By Kevin Collison
The growing thirst for tequila is inspiring a young couple and their friend to open what they believe will be the nation’s fifth agave distillery in the Crossroads District in January.
Jeff and Meg Evans, and Patrick Little, are the co-owners of Mean Mule Distilling, and they plan to be start at distillery and bar at 1733 Locust St. once they complete the extensive federal paperwork required to open their business.
American Blue Agave is produced by the same agave plant that makes tequila, but the name tequila can only be used if the beverage is produced in Mexico. Other than a different name, this spirit tastes the same and still carries the same 80 proof kick.
“People our age have been fascinated by tequila,” said 26-year-old Meg Evans. “People have the impression of tequila being about shots. Now people are fascinated with the flavors and qualities, like whiskey.”
Meg is a former high school English teacher and her husband is a trained engineer. They decided to go into the agave business a couple years ago after visiting several distilleries.
“My husband was fascinated by how the spirits are made, the stills and the process,” Meg said. “That appealed to his engineering mind.”
She said there are four distilleries currently making agave around the country, none in the Midwest and the closest being in Colorado.
About six months ago, they went into production with the help of Lifted Spirits, another Crossroads distillery that produces gin and vodka. Matt Abbott, a Crossroads landlord, introduced them.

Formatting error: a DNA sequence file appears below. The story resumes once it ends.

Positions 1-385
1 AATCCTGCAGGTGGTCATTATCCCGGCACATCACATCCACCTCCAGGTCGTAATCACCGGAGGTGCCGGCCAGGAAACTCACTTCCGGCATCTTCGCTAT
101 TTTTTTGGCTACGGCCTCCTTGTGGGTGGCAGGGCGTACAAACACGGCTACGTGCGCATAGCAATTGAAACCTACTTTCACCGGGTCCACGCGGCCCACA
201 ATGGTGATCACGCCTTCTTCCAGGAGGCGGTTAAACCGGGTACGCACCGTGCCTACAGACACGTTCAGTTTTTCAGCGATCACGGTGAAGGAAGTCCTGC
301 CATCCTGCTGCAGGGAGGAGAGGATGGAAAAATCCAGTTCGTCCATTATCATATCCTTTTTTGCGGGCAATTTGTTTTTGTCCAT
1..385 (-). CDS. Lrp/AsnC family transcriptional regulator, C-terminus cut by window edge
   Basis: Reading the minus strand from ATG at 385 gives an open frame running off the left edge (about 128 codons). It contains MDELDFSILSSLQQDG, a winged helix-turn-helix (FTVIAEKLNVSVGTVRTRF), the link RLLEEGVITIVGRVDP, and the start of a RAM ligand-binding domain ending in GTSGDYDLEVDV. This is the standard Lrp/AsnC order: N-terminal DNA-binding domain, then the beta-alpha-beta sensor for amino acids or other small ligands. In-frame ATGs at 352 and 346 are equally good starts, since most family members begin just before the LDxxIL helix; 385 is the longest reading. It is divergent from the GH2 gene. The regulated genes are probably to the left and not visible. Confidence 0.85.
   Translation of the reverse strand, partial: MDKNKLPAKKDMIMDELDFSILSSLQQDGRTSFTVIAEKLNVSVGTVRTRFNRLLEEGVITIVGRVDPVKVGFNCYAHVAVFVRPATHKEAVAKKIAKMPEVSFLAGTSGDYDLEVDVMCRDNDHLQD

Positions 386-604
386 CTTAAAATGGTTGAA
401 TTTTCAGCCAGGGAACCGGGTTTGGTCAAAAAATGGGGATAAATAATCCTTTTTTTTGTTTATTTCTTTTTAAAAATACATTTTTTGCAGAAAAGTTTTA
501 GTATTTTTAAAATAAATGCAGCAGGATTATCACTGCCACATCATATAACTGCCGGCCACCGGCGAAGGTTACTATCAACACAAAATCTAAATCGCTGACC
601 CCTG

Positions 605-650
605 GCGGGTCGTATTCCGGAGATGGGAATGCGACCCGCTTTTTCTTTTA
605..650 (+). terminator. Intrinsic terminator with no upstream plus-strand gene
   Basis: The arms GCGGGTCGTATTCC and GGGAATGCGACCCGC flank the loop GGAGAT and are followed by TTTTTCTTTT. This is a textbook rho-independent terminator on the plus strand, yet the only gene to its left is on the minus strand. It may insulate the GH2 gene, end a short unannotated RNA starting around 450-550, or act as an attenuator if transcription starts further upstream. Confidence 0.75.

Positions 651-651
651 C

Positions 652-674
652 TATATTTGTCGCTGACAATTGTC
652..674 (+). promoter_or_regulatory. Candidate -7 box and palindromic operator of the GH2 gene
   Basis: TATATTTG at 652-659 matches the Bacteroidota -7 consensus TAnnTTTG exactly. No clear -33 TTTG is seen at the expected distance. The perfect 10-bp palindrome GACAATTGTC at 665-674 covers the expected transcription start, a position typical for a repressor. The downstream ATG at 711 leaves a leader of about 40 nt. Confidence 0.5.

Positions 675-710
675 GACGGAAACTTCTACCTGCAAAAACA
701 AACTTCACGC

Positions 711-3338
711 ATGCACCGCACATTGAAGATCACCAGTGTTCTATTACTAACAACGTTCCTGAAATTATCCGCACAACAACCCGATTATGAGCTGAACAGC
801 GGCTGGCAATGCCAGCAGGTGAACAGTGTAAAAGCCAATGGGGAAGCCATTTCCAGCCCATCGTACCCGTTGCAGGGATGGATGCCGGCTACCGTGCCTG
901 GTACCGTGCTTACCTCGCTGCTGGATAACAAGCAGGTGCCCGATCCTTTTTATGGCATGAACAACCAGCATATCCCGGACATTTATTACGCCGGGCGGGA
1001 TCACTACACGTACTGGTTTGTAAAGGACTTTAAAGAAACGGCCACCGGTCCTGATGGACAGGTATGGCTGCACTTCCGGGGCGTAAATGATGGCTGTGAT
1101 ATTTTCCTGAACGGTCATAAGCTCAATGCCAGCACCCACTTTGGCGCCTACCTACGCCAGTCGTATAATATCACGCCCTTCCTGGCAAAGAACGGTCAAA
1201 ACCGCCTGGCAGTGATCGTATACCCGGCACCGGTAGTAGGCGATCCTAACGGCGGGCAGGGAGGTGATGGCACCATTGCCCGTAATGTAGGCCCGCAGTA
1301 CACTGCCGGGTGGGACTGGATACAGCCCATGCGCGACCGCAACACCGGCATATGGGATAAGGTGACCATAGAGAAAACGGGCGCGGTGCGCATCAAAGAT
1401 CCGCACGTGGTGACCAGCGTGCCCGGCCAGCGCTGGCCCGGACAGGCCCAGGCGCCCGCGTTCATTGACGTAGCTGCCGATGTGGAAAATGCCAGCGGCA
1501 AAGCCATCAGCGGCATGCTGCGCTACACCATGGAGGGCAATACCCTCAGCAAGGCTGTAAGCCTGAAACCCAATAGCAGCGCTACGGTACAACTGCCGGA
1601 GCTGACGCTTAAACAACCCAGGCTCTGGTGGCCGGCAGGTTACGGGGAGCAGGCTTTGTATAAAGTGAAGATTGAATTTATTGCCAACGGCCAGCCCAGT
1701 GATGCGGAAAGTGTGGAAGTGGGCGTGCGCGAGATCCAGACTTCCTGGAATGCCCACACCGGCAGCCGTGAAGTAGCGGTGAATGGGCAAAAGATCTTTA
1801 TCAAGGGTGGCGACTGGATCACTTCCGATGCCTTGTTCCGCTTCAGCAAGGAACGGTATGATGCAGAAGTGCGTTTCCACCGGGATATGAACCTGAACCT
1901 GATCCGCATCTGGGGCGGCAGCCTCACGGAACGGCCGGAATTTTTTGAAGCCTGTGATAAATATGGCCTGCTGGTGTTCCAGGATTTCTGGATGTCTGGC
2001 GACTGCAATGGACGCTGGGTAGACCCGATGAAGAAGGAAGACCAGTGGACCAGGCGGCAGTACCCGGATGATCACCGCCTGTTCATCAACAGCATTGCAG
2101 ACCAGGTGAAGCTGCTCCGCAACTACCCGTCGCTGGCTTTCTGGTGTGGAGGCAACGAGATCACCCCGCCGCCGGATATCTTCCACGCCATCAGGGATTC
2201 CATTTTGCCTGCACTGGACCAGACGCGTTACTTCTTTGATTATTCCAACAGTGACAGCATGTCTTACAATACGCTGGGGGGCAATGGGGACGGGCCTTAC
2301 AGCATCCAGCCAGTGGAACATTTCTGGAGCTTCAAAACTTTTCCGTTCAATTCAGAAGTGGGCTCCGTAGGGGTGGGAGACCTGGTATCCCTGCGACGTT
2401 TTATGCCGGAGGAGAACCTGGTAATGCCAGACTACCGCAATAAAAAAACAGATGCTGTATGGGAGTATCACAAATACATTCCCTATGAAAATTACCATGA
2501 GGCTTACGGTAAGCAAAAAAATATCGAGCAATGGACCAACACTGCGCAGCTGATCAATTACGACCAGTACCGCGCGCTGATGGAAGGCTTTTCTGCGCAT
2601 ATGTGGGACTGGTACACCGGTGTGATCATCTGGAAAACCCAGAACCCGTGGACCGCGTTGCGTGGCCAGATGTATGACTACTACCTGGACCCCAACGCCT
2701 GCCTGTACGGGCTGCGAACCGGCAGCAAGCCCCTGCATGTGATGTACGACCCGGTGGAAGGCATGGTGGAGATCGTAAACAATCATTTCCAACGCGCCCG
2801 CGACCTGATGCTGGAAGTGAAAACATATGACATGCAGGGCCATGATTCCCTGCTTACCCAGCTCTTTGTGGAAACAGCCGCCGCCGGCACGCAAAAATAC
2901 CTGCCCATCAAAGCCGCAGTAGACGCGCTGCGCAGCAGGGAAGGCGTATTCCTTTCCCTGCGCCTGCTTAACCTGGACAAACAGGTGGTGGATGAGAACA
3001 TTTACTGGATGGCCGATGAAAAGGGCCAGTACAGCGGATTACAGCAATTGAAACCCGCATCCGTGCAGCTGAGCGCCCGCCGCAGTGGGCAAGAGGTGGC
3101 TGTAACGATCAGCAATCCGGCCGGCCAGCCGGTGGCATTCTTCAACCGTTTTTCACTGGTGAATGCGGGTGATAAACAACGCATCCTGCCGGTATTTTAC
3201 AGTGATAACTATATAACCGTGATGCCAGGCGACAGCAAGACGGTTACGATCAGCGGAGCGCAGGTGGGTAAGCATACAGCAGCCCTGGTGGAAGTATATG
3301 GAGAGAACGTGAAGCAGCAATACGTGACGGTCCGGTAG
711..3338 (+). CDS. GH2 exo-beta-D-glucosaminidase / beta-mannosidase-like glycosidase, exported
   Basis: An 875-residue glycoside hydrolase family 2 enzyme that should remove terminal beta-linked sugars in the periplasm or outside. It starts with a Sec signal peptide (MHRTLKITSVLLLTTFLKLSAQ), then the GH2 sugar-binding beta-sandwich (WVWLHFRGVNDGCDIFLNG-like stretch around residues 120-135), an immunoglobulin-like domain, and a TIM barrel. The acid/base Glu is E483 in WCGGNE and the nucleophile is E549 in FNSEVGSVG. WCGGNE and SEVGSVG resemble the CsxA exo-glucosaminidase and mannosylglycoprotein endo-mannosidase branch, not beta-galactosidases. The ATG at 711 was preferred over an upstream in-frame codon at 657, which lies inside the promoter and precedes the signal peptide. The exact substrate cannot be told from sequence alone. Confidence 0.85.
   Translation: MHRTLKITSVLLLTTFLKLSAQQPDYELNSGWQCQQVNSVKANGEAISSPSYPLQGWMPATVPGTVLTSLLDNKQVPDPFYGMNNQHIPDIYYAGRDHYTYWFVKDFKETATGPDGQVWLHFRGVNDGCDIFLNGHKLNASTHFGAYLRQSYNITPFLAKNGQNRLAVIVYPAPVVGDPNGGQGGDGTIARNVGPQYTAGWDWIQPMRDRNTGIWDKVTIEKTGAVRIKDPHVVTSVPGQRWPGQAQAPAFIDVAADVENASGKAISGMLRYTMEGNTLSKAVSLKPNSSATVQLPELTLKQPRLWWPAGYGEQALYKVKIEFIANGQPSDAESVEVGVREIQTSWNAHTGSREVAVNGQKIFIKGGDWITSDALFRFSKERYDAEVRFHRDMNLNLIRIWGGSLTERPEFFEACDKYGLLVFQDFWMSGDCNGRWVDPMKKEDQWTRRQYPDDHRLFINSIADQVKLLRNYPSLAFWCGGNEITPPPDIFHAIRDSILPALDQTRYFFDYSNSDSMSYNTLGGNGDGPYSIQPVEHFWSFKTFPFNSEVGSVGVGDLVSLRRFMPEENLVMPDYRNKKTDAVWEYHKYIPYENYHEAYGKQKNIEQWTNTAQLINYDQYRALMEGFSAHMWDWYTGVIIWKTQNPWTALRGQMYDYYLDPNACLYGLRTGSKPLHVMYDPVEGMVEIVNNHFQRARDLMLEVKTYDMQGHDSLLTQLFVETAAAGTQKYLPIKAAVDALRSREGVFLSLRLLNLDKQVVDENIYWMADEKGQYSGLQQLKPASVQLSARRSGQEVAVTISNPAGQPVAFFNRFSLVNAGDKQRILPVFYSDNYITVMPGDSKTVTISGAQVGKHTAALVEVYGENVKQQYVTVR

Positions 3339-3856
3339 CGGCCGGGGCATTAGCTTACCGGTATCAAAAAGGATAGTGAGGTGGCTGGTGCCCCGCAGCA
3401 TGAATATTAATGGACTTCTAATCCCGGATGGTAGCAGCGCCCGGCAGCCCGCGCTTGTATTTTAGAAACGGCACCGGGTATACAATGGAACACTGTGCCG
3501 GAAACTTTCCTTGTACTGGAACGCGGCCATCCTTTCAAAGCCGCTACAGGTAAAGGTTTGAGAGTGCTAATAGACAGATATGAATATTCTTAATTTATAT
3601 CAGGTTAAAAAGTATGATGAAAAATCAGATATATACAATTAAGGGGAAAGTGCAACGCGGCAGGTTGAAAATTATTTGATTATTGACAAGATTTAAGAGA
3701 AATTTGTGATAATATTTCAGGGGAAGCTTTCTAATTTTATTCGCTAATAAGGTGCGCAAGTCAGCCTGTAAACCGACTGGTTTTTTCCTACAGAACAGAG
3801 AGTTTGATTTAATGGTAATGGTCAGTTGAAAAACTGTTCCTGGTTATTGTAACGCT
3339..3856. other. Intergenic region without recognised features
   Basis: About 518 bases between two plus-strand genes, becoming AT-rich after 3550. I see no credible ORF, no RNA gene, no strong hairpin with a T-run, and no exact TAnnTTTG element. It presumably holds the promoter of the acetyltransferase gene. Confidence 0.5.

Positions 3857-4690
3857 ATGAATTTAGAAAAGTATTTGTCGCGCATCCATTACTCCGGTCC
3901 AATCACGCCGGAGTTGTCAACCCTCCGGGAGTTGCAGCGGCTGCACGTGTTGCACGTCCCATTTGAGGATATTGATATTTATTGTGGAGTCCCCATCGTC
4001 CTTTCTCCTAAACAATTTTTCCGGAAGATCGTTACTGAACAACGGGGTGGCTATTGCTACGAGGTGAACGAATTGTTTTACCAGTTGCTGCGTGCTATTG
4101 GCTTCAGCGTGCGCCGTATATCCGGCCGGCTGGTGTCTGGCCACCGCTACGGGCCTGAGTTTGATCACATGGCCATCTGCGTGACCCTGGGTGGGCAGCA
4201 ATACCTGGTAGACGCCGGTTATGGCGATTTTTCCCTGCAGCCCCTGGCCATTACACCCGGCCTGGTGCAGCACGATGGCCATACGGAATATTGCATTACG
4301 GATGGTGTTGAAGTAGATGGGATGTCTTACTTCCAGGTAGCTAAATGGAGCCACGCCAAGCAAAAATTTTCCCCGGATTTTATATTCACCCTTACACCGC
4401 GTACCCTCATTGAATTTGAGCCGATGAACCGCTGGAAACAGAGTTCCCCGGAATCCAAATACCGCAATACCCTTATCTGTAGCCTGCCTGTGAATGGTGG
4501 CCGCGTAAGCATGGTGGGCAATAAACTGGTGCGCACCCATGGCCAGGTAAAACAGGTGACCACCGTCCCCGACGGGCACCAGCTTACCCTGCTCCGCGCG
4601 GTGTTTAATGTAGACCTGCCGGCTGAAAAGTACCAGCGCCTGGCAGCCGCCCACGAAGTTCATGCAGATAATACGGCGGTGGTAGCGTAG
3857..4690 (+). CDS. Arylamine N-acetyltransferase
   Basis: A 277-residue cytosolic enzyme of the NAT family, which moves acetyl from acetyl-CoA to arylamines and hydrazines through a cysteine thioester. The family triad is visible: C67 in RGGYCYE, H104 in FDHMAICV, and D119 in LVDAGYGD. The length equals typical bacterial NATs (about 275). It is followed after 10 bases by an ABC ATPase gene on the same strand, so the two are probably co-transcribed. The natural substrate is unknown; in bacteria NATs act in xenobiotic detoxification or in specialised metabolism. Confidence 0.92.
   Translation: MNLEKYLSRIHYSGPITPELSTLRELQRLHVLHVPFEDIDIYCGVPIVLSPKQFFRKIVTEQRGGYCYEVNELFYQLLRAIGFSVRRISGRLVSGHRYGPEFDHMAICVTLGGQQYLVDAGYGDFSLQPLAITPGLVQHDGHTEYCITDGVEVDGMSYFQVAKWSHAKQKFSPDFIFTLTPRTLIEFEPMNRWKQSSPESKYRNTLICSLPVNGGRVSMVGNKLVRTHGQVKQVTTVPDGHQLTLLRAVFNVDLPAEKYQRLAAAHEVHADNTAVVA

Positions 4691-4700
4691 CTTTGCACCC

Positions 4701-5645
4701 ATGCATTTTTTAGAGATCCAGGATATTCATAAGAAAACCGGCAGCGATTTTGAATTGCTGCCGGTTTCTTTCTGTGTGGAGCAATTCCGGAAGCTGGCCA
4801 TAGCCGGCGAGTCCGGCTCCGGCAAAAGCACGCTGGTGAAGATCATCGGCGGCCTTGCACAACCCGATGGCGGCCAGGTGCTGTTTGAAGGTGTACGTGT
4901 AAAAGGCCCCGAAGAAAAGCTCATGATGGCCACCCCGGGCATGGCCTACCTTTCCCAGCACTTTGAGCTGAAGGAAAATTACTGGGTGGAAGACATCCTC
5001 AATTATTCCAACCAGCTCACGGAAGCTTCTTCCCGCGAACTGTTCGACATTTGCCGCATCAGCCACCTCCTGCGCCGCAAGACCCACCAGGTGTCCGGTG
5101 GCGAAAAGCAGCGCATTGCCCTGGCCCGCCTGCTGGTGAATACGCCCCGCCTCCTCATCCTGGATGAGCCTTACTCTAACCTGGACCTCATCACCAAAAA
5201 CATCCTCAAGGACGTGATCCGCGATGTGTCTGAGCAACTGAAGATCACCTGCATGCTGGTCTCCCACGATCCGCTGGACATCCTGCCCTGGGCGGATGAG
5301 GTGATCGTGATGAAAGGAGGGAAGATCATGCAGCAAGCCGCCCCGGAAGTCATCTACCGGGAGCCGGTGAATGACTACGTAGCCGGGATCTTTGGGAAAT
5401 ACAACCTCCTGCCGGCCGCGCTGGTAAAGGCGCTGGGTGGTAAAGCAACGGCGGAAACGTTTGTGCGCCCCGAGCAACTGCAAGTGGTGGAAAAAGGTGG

Right now, Mean Mule distillery is kicking out 1,000 bottles of its Silver Agave per month. The beverage is sold several local liquor stores including Plaza Liquor, Mike’s Liquor, Lukas Liquor and Libations & Co.
It’s also used in several bars including Thou Mayest in the Crossroads.
Meg said the supportive atmosphere of businesses in the Crossroads has helped nurture Mean Mule.
“We’ve been distilling at Lifted Spirits and they’ve helped us grow up a little bit,” she said. “It takes a lot of work to get bonded by the federal government.
“We’re developing the product and the brand and now we’re preparing to step out into our own place. The community here has been awesome. We’re all good friends.”
As for the name, Mean Mule, it’s a very Missouri story. Meg comes from a long line of bootleggers who hale from Hermann, in central Missouri.
“My grandmas’s grandfather made it from a still on their family farm in the 1800s,” she said. “They continued making it and selling it during the Prohibition.
“When my grandmother was seven, she remembers there were revenuers coming in suits. She was crying and the revenuers went in the barn where the mules were looking for the still. It was under the floor boards.
“When they pushed the mules, one kicked them and scared them to death. They took off running. Five generations of distillery tradition was save by that one mule.”